Zachary Powell

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Zachary Powell

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Using SharedPreferences in Android to store data

Zachary Powell - 06/12/2015

Shared Preferences are a great way to store primitive data types across user sessions.

What does this mean? Using Shared Preferences, you can save some form of data (string, boolean, integer…) in a way that means your app can retrieve that data at any point even after the app has been exited. This, as you might have guessed, is designed to allow you to save settings that the user might set within your app and that is the example we will use.

Shared Preferences are very simple to use. With just a couple of methods you can set and get your saved data with no need to worry about files or parsing the data. In the background, Shared Preferences are actually stored in a file within your Applications data directory. As such, it is important to note that while a normal user would not have access to this file, if the users device is rooted, they could access and manually edit this file. It is not recommended to use this for storing if a user has unlocked a paid features for example.

Setting a Shared Preference

Setting and getting a shared preference are very easy tasks, but it makes sense to set before we get.

First we create a SharedPreference object and initialise it as below:

SharedPreferences sharedPref = getSharedPreferences("MyPref", Context.MODE_PRIVATE);

getSharedPreferences takes two arguments, the first a string. This is the name of our preference file – if this file does not already exist it will be created. The second argument is an integer, which defines the operating mode. Possible values are:

  • Context.MODE_PRIVATE (value 0) – The preference file can only be accessed by the application that created it. This is the default operation mode.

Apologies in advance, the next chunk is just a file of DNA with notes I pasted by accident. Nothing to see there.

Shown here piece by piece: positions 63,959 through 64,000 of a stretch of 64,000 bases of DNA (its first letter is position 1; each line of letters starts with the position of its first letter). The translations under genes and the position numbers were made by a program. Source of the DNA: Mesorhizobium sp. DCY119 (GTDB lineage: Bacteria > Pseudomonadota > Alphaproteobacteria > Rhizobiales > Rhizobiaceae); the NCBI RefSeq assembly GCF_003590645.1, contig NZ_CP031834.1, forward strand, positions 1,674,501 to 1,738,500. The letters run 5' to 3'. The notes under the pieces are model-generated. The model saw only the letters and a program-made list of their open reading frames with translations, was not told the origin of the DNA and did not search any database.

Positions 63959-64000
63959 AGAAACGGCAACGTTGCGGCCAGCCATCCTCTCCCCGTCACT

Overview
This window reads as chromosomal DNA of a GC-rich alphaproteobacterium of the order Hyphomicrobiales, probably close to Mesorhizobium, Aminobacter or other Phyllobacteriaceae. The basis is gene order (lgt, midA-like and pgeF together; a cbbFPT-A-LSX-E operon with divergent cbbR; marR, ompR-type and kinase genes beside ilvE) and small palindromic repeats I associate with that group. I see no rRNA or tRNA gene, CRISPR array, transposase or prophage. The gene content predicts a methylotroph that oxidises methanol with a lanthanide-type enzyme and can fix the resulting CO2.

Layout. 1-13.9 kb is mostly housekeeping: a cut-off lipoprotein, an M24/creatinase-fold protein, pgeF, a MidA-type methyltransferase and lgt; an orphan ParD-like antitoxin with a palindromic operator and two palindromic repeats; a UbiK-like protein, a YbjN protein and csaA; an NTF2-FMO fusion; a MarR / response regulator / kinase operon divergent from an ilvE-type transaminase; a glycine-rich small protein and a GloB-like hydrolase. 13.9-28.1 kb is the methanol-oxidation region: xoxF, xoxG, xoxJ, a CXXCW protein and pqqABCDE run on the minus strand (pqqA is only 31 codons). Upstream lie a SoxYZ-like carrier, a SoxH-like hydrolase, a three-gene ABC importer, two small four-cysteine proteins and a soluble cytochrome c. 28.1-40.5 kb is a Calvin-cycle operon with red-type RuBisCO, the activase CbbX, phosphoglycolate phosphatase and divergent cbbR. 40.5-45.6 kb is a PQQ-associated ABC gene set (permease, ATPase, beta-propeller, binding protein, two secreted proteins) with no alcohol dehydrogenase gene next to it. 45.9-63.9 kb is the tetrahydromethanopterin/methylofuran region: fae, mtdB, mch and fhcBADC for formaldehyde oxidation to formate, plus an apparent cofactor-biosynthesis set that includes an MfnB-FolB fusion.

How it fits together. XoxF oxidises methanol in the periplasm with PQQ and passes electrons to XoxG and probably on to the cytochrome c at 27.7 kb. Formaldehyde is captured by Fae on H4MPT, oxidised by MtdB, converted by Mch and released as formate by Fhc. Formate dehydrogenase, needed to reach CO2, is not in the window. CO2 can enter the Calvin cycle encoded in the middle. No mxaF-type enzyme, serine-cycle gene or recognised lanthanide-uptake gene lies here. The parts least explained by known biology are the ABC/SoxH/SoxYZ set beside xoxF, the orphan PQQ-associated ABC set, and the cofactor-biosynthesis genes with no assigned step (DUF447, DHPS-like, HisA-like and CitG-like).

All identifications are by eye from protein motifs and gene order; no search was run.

• Context.MODE_WORLD_WRITEABLE (value 2) – The preference file can be written to by all applications. This mode was deprecated in API 17 due to the clear security issues
  • Context.MODE_WORLD_READABLE (value 1) – The preference file can be read by all applications. Again this mode was deprecated in API 17

So we now have a SharedPerference object to work with, but to set and save a preference, we need to get a Shared Preference editor, set the required Preference and then save it so that its written to our preference file.

sharedPref.edit().putBoolean("show_background", false).apply();

In the above example, we first get our editor with .edit() then call the .put() method. There is a method for each supported data type – see HERE for the complete list. Our example is setting a boolean data type so we use .putBoolean().

These methods take two arguments, the first is a String. This is the key used to identify the Preference and we will use this to retrieve the data. The second argument is the data itself .putBoolean() takes a Boolean.

Finally we call .apply() on this to actually save the Preference to the file.

Getting a Shared Preference

As I said before, getting a Shared Preference is just as easy (actually easier!). Again, we retrieve our preference file, just as we did before.

SharedPreferences sharedPref = getSharedPreferences("MyPref", Context.MODE_PRIVATE);

Then we can access any preference we have saved to this file. In the below example we access the “show_background” preference.

Boolean background = sharedPref.getBoolean("show_background", true);

Here we use the .getBoolean() method. Each data type has a method – for the complete list see HERE. These methods all take two arguments. The first is a String which is the key for the Preference we are getting and the second is the default value to be returned if the Preference is not found.

This second argument is important as it allows us to use the method before the user may have actually set the preference. For example, when the user first launches the application.

And that is it all you need to know about using Shared Preferences! If you have any questions, please leave them in the comments below.


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-Martin Fowler